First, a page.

Smog – Dress Sexy At My Funeral

26th February 2024 · 2000, 2000s, Music, Singer-songwriter

Bill Callahan has been plying his lo-fi trade for more than 35 years. I caught him at one of his first UK gigs when he still went by Smog.

About 30 years ago, during a brief period when “lo-fi” was considered a genre in its own right, I was invited to see an obscure singer-songwriter called ‘Smog’.

I had never heard of him, let alone heard him, when I turned up at the 12 Bar Club, looking forward to a catch-up with friends over some refreshments. I probably assumed Smog was a band.

Anyway, I foolishly spent most of his performance chatting to friends on the tiny balcony while Bill Callahan bared his soul in a set of quiet confessional songs to the fans crammed in below.

It was a similar experience to the time I saw Jeff Buckley at The Garage at around the same time, and his intimate performance was largely drowned out by braying cmusic biz types who preferred the sound of their own voices. Only this time it was my fault.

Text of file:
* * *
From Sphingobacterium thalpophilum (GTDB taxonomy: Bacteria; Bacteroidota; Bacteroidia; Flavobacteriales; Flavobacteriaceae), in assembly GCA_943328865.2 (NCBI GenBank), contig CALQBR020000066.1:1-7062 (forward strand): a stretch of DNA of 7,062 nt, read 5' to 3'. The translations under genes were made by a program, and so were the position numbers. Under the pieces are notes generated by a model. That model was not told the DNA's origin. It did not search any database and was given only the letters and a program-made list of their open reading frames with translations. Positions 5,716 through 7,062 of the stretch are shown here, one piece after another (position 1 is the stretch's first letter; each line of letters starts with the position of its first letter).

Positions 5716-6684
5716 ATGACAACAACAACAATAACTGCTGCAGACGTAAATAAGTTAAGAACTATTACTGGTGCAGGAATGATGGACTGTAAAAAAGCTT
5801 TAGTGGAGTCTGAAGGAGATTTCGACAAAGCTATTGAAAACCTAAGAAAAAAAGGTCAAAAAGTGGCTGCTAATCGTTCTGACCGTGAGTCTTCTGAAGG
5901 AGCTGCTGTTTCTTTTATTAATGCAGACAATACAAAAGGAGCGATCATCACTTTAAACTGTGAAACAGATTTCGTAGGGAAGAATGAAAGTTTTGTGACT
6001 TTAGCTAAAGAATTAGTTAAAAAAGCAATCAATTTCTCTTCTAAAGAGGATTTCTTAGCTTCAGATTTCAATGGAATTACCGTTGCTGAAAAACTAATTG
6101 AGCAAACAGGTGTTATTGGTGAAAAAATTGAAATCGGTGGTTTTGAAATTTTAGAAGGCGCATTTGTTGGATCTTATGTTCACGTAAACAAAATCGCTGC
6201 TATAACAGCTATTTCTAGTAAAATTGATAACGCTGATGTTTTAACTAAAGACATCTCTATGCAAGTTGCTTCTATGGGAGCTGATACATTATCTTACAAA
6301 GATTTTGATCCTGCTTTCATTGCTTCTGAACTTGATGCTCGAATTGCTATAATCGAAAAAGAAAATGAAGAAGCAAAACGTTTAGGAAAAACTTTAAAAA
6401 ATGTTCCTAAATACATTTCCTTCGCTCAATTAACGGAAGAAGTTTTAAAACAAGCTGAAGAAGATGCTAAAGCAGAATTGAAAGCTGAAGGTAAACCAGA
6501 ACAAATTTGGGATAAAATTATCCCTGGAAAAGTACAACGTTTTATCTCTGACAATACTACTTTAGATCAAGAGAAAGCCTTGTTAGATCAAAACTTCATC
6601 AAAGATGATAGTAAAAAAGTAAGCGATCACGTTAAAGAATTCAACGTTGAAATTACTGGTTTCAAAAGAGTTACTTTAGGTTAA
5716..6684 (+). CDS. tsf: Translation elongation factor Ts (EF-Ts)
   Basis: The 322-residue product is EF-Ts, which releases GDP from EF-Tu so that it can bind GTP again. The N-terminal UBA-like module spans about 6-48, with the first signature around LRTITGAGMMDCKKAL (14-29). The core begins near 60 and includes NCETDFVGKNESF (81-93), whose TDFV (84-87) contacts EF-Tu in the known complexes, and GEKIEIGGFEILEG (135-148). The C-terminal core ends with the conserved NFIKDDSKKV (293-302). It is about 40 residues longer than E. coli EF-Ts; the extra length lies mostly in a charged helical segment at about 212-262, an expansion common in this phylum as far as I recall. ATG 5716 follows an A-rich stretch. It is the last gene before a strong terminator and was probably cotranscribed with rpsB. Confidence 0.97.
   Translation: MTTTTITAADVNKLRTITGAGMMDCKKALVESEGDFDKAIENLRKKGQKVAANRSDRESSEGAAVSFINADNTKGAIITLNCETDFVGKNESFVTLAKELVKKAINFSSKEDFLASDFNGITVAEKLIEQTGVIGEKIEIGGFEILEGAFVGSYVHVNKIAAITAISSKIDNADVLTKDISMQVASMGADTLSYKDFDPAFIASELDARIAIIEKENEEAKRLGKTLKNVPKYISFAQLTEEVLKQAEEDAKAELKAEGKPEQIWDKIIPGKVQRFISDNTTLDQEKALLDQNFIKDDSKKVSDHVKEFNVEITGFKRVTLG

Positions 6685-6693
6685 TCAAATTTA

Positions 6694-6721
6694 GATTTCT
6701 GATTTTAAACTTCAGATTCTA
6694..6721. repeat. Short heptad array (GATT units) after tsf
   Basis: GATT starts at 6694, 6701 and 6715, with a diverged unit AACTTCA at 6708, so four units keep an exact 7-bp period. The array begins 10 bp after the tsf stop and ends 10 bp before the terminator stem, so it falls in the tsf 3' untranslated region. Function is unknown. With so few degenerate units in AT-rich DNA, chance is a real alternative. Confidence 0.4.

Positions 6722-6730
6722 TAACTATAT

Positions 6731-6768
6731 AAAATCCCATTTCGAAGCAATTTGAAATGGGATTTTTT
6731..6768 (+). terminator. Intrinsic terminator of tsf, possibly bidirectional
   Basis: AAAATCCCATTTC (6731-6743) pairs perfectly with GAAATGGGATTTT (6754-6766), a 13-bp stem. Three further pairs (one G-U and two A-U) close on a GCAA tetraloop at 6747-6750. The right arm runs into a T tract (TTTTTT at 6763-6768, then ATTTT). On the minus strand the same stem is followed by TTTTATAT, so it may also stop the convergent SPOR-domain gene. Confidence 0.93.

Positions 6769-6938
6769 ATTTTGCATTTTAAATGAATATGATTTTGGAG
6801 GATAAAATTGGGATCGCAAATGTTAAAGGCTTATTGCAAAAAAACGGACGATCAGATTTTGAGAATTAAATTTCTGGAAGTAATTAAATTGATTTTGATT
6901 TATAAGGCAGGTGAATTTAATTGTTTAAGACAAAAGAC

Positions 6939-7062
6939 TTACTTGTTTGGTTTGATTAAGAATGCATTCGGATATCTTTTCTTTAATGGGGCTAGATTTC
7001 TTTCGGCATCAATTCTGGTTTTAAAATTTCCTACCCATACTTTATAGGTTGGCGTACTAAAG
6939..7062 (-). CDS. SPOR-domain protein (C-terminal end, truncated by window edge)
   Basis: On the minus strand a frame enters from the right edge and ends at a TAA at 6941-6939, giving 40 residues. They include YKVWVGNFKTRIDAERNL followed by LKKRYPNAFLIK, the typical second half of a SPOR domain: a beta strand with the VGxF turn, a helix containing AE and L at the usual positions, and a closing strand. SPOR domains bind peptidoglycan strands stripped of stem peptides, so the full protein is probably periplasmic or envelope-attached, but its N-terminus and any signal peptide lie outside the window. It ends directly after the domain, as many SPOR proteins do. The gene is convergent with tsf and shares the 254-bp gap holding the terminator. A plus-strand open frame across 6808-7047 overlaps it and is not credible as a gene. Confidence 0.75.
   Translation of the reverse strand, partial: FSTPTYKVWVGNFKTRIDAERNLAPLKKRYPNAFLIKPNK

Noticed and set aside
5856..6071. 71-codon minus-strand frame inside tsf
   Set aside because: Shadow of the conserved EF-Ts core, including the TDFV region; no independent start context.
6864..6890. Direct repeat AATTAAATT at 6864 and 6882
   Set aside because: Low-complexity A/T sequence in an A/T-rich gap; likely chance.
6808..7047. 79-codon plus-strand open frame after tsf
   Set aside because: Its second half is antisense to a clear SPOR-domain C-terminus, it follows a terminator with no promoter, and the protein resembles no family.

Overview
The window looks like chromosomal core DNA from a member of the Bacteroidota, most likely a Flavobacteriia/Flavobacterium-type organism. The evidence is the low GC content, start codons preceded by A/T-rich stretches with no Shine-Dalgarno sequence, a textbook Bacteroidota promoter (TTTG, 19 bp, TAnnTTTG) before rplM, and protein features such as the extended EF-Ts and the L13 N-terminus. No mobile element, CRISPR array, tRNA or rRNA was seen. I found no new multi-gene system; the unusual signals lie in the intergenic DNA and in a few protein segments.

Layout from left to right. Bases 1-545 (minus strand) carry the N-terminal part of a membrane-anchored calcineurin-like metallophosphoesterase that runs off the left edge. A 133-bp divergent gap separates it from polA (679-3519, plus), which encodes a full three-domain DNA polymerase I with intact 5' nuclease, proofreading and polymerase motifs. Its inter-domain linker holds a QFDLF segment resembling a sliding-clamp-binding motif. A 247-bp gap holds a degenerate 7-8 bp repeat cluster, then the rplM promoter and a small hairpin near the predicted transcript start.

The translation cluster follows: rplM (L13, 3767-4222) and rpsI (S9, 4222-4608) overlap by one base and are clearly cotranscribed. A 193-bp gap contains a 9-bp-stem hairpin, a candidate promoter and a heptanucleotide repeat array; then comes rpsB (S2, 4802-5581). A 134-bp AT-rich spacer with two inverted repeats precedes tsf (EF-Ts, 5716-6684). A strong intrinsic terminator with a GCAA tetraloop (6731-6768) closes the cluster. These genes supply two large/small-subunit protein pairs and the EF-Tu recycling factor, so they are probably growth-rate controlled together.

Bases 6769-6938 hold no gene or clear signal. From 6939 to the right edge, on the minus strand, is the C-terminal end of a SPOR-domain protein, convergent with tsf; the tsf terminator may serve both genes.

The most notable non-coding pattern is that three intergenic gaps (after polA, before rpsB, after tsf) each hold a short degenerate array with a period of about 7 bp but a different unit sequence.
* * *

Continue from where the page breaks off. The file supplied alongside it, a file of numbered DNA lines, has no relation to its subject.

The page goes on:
Other than my own oafish behaviour, which probably spoiled it for anyone in earshot (for which I can only belatedly apologise), I cannot remember a damn thing about the only time I saw the talented Bill Callahan perform live, though I have sporadically checked in on his career.

It’s hard to keep track because he is nothing if not prolific; this lovely song – Dress Sexy At My Funeral – comes from an album released way back in 2000; yet Dongs Of Sevotion was still the 8th he had put out at that point.

After at least a dozen under the name Smog, he then started releasing records under his own name, and I have followed him slightly more closely, filing him in my musical mind alongside the likes of Bonnie ‘Prince’ Billy, Vic Chesnutt and Sun Kill Moon.

Anyhow, here he is, dictating his last wishes to his wife in the event of his death: to wear a skimpy outfit to his funeral and regale mourners with some of their more memorable sexual exploits.

He does so channelling Lou Reed, not just vocally but also by singing over a grungy riff borrowed loosely from Sweet Jane.